It’s true! Every time we catch ourselves complaining that somebody didn’t live to their commitments, we might automatically hold up the mirror and take a hard look at ourselves. The role of a leader and a coach, is to model strong leadership and support others to do their best work and yet, despite good intentions we often fail to deliver.
A True Story
In a recent coaching conversation, Sam (an alias) was complaining that his team were not holding themselves accountable for their commitments. They missed deadlines, dropped balls, failed to communicate to the rest of the team and on and on…and it was making him crazy. I’m sure you’ve heard that story…or maybe you have even told that story.
As we took a closer look, I invited conversation about his role and how he assigned work and supported his team. It was painful to watch his expression change as he became aware of his ‘accountability’ in this situation. He talked about not always having the time to communicate clearly, failing to set specific timelines, or to do the necessary follow-up. He was not holding himself accountable to ensuring the success of his team, and he’s absolutely not alone. I suspect each and every one of us are challenged in the same way at different times.
The First Step: Setting Grrate Expectations
As a coach and a leader, the first step, setting expectations is critical for a successful working relationship. In his book, Heart of Coaching, Thomas Crane sets out a simple but effective model for setting expectations to support success.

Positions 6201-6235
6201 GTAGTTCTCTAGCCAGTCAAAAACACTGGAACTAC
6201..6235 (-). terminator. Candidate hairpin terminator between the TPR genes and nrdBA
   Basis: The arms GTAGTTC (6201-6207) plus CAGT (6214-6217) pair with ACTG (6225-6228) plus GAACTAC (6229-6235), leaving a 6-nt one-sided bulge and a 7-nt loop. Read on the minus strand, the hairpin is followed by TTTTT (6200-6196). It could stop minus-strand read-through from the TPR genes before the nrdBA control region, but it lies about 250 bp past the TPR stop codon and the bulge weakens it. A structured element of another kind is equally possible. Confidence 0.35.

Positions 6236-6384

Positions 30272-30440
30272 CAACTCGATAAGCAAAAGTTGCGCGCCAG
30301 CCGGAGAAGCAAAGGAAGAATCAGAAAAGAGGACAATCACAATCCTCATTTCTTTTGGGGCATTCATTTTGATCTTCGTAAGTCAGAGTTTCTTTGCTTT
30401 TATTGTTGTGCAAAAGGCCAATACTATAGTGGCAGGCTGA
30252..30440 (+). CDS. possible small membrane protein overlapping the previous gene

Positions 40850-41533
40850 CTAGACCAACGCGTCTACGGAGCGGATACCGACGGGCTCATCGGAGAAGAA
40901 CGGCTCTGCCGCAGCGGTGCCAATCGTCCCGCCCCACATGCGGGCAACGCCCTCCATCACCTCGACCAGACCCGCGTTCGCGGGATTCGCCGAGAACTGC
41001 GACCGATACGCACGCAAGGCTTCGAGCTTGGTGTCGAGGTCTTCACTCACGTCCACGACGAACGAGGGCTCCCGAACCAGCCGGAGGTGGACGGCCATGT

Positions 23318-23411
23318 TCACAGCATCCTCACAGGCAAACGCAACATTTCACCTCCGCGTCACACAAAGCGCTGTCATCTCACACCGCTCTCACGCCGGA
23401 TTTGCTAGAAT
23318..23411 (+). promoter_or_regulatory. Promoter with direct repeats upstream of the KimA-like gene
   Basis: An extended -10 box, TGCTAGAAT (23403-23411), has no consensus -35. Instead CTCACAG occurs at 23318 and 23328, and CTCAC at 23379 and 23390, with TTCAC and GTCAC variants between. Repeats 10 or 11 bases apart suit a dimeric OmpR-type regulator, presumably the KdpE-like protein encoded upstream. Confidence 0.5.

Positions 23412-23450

Goals. Are the goals strategic, compelling, specific, measurable, doable but challenging and supported by action steps.
Roles. Who is going to be involved and what will they each do? Are they each clear about their role?
Resources. What resources do they need and what is available for the work at hand?
Accountability. Who owns what? Who reports to who?
Timeframe. What is the timeline and co-ordinated plan with clear outcomes?
Empowerment. Have you created an environment for individuals to step up and be successful?
A simple model for a sometimes complex and emotional discussion around accountability. In my next blog I will discuss the importance of follow-up but the question I want to leave you with today is: Are you holding yourself accountable to setting Grrate Expectations?
Source: Linda Maul